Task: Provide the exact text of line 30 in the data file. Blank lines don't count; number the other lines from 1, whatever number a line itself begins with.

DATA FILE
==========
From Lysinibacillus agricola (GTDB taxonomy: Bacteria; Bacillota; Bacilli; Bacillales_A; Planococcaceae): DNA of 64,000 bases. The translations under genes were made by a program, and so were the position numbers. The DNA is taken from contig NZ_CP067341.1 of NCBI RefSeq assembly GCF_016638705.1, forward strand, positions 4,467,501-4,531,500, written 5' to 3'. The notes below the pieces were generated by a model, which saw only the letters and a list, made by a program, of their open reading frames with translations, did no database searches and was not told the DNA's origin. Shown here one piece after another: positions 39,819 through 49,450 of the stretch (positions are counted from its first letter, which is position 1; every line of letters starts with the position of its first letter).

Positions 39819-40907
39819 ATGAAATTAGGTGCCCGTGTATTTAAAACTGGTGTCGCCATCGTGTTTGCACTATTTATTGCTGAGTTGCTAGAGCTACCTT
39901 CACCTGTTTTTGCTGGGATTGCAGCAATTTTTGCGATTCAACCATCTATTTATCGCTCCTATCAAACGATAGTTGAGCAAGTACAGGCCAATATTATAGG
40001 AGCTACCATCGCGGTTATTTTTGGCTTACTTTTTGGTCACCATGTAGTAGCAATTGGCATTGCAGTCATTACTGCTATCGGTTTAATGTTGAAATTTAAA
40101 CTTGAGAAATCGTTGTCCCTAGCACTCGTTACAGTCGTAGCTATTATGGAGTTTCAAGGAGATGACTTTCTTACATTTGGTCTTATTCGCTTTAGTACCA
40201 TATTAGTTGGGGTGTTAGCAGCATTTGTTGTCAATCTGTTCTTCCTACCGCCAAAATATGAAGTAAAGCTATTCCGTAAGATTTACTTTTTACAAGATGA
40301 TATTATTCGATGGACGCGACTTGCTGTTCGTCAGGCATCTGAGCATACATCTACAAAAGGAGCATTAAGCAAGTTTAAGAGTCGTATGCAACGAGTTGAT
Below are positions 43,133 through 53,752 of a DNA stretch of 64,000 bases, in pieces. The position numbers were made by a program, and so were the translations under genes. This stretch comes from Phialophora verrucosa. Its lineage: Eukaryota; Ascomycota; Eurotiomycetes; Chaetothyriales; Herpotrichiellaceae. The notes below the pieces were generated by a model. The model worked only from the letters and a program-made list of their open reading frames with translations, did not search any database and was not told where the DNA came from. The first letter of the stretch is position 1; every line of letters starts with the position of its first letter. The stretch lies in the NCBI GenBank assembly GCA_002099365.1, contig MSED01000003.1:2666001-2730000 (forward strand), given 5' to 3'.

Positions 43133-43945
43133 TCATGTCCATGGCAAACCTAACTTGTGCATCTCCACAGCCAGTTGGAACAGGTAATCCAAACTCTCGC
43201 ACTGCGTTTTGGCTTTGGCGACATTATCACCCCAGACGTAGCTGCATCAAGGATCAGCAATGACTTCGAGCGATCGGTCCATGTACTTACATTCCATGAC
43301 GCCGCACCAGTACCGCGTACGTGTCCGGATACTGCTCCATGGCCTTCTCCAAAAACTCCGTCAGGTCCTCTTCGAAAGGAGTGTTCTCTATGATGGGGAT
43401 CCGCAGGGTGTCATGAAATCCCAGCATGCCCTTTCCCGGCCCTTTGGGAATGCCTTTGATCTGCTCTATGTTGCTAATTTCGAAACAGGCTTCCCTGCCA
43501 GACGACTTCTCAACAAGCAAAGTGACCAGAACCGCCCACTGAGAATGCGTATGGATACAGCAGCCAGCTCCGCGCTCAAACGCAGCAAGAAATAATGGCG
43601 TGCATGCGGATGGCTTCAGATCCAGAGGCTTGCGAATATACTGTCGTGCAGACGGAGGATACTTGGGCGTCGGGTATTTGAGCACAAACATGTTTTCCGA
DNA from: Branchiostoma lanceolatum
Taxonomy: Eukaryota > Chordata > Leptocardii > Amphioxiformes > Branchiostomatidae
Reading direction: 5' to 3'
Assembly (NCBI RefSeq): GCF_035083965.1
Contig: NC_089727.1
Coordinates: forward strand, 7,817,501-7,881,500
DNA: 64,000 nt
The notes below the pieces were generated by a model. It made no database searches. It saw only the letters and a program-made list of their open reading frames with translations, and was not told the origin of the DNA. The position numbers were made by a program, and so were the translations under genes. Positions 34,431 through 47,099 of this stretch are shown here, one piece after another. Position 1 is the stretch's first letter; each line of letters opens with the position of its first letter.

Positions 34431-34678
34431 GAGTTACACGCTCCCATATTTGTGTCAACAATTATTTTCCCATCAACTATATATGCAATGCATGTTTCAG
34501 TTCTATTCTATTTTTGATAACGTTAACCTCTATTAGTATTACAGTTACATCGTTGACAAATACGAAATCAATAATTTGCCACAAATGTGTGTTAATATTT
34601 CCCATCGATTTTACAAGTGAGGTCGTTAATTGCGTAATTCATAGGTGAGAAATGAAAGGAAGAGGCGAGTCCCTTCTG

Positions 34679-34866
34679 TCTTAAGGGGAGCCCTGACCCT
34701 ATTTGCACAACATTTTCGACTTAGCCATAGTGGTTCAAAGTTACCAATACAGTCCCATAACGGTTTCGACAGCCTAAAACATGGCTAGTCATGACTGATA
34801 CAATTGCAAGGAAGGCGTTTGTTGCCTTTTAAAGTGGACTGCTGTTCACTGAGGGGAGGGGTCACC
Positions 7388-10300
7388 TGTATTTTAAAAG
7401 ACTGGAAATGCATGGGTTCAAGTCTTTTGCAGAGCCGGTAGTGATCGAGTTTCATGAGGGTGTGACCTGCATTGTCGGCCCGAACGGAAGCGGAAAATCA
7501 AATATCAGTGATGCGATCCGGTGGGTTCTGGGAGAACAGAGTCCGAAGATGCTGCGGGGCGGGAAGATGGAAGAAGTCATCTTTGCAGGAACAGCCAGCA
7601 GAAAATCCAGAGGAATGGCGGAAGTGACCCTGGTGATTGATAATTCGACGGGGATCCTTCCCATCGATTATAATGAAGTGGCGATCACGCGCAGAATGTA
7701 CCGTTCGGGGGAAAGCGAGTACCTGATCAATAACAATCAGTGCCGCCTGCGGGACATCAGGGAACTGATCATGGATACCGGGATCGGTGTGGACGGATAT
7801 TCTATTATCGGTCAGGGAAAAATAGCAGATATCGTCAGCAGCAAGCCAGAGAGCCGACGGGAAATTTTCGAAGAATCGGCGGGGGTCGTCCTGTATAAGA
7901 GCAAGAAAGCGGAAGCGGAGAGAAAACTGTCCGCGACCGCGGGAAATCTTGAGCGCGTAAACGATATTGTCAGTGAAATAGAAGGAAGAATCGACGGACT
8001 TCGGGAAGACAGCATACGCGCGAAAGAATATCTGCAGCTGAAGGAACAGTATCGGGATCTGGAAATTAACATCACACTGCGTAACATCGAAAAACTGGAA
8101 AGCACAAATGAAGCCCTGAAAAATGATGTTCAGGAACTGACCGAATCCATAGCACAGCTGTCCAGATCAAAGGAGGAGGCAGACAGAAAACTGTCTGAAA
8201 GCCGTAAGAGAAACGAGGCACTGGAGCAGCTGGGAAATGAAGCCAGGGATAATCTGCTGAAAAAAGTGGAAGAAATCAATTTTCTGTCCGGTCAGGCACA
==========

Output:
34679 TCTTAAGGGGAGCCCTGACCCT